* Dollar/yen trades near two-week high
* Markets expect last-minute U.S. debt deal
* Senate aides say agreement near, details still unclear
NEW YORK, Oct 16 (Reuters) - The dollar rose against the yen
on Wednesday but fell against most other major currencies on
renewed assurances from U.S. lawmakers that a deal to avert a
U.S. default and reopen the partially shut government was within
Officials said an agreement to lift the government's $16.7
trillion borrowing limit was near late on Tuesday after two
separate legislative efforts in the House of Representatives
were buried by Republican rebellions, fraying market nerves.
The assurances helped stoked some risk tolerance and pushed
the dollar to a near a two-week high against the safe-haven yen
even as it fell against the euro, sterling and the Australian
"The markets appear nonplussed for the time being as
'headline fatigue' has clearly crept in and perhaps the greatest
surprise to any US budget deal may simply be a tepid reaction by
the market as most of the news appears to be priced in," said
Boris Schlossberg, managing director of FX Strategy at BK Asset
Management in New York.
In early New York trade, the dollar was up 0.3 percent at
98.42 yen, not far from the Oct. 1 high of 98.72. It
was down 0.2 percent against major currencies at 80.307,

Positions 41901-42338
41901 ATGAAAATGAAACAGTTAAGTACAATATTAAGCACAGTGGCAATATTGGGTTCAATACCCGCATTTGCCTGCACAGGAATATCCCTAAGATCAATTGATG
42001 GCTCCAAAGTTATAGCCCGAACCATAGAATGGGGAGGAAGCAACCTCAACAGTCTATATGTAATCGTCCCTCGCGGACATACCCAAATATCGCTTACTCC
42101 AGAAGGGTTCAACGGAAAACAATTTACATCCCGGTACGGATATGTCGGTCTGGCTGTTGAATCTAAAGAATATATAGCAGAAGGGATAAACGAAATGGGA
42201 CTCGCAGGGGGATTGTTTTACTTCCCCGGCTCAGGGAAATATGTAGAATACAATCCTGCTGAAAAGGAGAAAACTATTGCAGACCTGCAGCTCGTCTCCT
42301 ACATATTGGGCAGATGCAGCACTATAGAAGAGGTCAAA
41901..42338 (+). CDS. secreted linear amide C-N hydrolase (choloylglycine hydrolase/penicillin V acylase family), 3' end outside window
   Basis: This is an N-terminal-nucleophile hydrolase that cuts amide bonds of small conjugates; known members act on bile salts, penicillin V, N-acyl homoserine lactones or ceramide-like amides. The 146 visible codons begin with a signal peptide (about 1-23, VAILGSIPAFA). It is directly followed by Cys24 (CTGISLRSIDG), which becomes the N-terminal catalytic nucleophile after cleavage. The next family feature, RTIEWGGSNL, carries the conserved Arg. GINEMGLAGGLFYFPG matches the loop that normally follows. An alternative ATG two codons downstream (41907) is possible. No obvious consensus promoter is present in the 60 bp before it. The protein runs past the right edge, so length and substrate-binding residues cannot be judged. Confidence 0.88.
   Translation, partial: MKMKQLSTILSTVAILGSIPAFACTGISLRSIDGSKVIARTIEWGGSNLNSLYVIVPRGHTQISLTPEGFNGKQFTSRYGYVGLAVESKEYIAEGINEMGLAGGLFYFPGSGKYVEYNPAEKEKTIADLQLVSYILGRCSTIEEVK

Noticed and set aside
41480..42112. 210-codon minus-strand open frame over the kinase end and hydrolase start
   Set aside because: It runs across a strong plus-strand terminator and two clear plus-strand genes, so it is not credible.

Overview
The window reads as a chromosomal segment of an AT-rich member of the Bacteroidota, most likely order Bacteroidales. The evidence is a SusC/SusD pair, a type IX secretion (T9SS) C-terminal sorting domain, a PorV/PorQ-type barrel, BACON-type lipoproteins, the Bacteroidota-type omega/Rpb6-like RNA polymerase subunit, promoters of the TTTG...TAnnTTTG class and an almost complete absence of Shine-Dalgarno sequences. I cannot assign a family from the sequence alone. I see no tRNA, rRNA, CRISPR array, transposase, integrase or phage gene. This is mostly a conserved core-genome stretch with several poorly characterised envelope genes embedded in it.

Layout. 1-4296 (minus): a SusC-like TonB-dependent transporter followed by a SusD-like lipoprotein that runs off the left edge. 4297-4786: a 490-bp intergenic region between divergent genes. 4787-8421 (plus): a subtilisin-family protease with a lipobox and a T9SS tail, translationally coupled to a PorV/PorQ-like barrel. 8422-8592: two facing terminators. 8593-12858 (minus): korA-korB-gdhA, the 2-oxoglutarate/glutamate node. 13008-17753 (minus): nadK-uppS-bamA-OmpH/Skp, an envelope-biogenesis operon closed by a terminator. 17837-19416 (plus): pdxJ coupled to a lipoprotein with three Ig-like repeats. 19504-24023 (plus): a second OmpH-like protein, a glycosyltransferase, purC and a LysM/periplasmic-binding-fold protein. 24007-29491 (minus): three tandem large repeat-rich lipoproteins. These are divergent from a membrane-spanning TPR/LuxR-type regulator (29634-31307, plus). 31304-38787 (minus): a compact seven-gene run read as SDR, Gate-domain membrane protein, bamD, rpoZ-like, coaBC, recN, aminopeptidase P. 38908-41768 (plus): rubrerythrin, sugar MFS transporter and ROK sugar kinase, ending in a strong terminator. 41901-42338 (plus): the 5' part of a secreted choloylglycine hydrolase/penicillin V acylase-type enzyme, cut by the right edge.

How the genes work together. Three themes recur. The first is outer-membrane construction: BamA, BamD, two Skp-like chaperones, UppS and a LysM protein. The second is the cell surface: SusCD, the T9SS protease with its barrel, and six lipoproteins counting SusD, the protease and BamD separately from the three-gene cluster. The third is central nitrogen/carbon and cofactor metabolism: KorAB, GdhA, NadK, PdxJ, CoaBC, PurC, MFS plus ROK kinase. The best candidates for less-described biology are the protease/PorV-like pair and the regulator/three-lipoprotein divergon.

but still close to the previous session's peak of 80.703, its
highest since Sept 18.
The dollar had taken a hit from Fitch Ratings' warning that
it could cut the U.S. sovereign rating from AAA, citing the
political spat over the debt ceiling.
"Everyone is quite confident there will be an agreement in
the last minute if not before," said Niels Christensen, FX
strategist at Nordea in London. "If they reach a deal it will
help risk appetite, so we might see a move higher in
dollar/yen," he said, adding that the pair could target the 100
mark on a deal.
The euro was up 0.3 percent against the dollar at
$1.3563, having hit a low of $1.3478 in the previous session,
which was a two-week trough.
The British pound gained 0.2 percent against the dollar to
$1.6029 while the Australian dollar rose 0.1 percent to
Analysts said the prolonged debt debate would probably delay
the U.S. Federal Reserve's move to begin trimming its
bond-buying programme of stimulus for the economy.
"By now we have had two weeks of a (partial) government
shutdown and that is certainly going to have an impact on the
economy and will affect monetary policy," said Thu Lan Nguyen,
currency strategist at Commerzbank.
"Until now our base case was that the Fed would taper in
December but if we continue with the government shutdown the
chances are increasing that tapering is postponed to some time
in the first half of 2014."
If Congress fails to reach a deal by Thursday, cheques would
likely go out on time for a short while for everyone from
bondholders to workers who are owed unemployment benefits. But
analysts warn that a default on government obligations could
quickly follow, potentially causing the U.S. financial sector to
freeze up and threatening the global economy.
Until the statutory borrowing limit is actually increased,
investors are seen shunning Treasury bills maturing in the
latter half of October because of the possibility of a technical